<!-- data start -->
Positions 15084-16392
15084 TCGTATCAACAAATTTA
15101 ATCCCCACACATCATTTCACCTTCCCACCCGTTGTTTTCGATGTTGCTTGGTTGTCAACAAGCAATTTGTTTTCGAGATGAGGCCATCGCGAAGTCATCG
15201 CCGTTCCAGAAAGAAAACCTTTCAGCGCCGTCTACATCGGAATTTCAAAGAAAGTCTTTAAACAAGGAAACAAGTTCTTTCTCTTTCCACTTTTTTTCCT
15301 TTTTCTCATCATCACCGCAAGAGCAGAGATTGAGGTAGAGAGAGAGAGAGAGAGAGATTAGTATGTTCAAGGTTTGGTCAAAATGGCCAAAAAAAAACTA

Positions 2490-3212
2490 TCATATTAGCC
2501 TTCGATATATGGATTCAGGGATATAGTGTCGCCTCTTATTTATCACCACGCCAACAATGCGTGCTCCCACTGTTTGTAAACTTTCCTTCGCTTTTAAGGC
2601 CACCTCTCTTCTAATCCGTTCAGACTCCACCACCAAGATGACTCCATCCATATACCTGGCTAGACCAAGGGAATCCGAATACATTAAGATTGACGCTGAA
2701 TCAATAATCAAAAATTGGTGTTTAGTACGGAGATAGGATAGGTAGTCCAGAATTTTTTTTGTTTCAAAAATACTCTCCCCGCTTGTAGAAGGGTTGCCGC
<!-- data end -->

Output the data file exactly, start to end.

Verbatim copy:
Positions 15084-16392
15084 TCGTATCAACAAATTTA
15101 ATCCCCACACATCATTTCACCTTCCCACCCGTTGTTTTCGATGTTGCTTGGTTGTCAACAAGCAATTTGTTTTCGAGATGAGGCCATCGCGAAGTCATCG
15201 CCGTTCCAGAAAGAAAACCTTTCAGCGCCGTCTACATCGGAATTTCAAAGAAAGTCTTTAAACAAGGAAACAAGTTCTTTCTCTTTCCACTTTTTTTCCT
15301 TTTTCTCATCATCACCGCAAGAGCAGAGATTGAGGTAGAGAGAGAGAGAGAGAGAGATTAGTATGTTCAAGGTTTGGTCAAAATGGCCAAAAAAAAACTA

Positions 2490-3212
2490 TCATATTAGCC
2501 TTCGATATATGGATTCAGGGATATAGTGTCGCCTCTTATTTATCACCACGCCAACAATGCGTGCTCCCACTGTTTGTAAACTTTCCTTCGCTTTTAAGGC
2601 CACCTCTCTTCTAATCCGTTCAGACTCCACCACCAAGATGACTCCATCCATATACCTGGCTAGACCAAGGGAATCCGAATACATTAAGATTGACGCTGAA
2701 TCAATAATCAAAAATTGGTGTTTAGTACGGAGATAGGATAGGTAGTCCAGAATTTTTTTTGTTTCAAAAATACTCTCCCCGCTTGTAGAAGGGTTGCCGC